Real of Fake


‘So did you watch any news,’ Camp asked before I even sat down at our usual corner table by the Salish Sea.

‘You can be proud of me. I refrained from reading the daily news from my phone on my bedside table as soon as I opened my eyes, which had become my routine as of late.  Instead I just lay there for a couple of minutes, contemplating the day ahead.’

‘I have to confess,’ Camp said, ‘I have been following the Brexit  improv theatre but only with cursory, sideway glances,’ Camp confessed.

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Time Warp


This is the time of the west coast summer I like the most. Warm, lazy days, fresh tomatoes and black berries on the table, cool languid evenings and the leaves turning colour already. It’s the end of the summer, kind of a metaphor for myself. I feel a bit nostalgic, having just spent last weekend at an annual cousin gathering in Heidiland; talking, walking, eating and drinking. Maybe not in that order.

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The Dream is Alive


It’s been a perfect summer so far. The occasional rain has taken the sting out of the expected drought, which resulted in thousands of forest fires over the past couple of years. ‘What’s with this haze? ‘I said when I joined my friend Camp at our watering hole on the Gibsons harbour.

‘Apparently it’s from  the massive forest fires in Siberia’ which have consumed over 13 million acres this year alone, an area larger than Greece,’ he said. ‘Putin sent in the army and even Trump offered to help fighting the blaze.’

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Meat or not Meat


The walk along the seashore was as pleasant as it gets. I wore shorts, sandals and T-shirt; my favourite attire. Storm clouds building to the west promise welcome rain overnight and then it’s back to sunshine. When I checked with Camp earlier in the week at the store, which was crawling with tourists, mostly looking for a washroom, he assured me that he would be there on Thursday. ‘Nothing has changed buddy, stop worrying. You’re not my mother in law.’

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Guilt and Conscience


While walking along the shore towards the village I was thinking about all the thousands of miles we travel every year and how much energy and fuel that jet setting burns. The other nagging question is: who bears responsibility for reducing the carbon footprint? The companies that pumped the oil, the carmakers whose engines burn the fuel or the people who drive the cars? And is guilt about everything from what we eat to how we travel a good motivator for improving our lazy comfort habits. Are these rich man’s problems. Such were my quandaries when I sat down, waiting  for Camp who was unusually late.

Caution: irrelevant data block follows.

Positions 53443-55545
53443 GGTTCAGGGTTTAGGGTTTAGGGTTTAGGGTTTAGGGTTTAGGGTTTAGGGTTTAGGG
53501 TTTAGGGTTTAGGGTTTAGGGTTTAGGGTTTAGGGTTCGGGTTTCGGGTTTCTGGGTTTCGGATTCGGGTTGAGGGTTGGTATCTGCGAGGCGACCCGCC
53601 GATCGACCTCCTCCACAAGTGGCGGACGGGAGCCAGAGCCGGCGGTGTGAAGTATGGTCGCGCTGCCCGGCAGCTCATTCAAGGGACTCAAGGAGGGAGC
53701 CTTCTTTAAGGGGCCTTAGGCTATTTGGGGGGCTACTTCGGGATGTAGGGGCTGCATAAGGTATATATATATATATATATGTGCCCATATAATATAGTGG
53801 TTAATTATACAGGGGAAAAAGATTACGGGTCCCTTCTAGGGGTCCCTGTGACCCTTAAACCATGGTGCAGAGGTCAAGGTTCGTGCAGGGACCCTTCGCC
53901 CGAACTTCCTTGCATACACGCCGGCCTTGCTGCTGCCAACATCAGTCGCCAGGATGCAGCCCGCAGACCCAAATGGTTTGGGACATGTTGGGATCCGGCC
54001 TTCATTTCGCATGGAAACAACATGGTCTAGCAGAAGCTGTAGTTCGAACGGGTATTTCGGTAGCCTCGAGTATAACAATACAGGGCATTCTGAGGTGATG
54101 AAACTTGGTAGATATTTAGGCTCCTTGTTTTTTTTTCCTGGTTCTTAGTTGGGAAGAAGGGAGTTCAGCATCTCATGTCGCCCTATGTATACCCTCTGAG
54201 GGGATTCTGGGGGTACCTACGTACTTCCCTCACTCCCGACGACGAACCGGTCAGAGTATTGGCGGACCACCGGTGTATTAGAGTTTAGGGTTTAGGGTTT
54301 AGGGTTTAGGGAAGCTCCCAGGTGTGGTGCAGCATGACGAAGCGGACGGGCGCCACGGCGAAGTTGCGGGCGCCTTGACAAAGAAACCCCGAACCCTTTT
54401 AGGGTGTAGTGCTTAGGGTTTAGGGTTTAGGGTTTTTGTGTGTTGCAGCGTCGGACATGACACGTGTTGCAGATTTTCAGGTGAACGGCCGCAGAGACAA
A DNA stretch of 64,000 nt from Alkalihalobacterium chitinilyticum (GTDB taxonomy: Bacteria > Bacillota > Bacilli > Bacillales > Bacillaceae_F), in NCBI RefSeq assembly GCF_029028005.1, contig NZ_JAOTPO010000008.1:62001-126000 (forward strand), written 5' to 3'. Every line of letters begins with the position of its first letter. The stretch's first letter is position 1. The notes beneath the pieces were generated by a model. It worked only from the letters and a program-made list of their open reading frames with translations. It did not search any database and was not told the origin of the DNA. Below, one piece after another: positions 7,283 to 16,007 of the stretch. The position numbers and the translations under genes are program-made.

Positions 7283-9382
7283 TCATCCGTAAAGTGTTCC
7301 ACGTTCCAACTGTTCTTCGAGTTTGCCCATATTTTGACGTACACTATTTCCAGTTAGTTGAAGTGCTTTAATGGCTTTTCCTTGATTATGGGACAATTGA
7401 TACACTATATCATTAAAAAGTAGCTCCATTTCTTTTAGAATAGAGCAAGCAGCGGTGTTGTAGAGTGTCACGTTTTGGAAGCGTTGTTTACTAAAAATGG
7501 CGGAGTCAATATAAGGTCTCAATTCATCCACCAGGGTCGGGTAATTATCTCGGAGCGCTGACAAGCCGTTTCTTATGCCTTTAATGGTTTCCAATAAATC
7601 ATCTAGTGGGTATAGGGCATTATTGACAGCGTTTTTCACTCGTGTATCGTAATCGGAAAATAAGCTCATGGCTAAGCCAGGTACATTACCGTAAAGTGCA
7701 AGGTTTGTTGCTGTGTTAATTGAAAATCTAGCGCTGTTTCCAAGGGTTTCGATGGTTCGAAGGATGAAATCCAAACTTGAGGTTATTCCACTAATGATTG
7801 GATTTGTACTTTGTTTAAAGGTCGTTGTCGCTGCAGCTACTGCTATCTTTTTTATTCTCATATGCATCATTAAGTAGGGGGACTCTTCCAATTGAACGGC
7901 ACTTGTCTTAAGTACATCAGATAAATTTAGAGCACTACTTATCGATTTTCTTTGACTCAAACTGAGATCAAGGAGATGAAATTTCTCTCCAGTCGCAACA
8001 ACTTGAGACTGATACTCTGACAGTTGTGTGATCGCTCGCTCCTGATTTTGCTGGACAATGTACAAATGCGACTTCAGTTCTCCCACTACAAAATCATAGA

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Existential Life


‘Living is hard, dying is easy’, goes a rock’n’roll cliché. By living I don’t mean the mundane, everyday routines like paying bills, maintaining relationships and watering the garden but living in the face of a short lifespan, with only a relatively short time left to go before it’s all over. And why exert myself at all if it’s all so transient? Sartre theorized that it’s ok to constantly be challenged by life, be forced to make daily decisions, be afraid of the dizziness of life. There is no golden rule for a successful life, no guarantees and no single path to fulfillment.

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All we need is Love


We jIt’s finally summer, and unlike Europe’s heat wave here it’s what they call rich men’s weather: Warm, sunny and no bugs.  This coming Saturday, July 7th will be Camp’s big day. He and Muriel are hosting a garden party at Muriel’s house and they are going to formally tie the proverbial knot and says nice and endearing things to each other in front of family and friends. With that in mind I decided to be in an upbeat mood and not dwell on the usual misery and word-wide discord but instead focus on harmony, good vibes and love.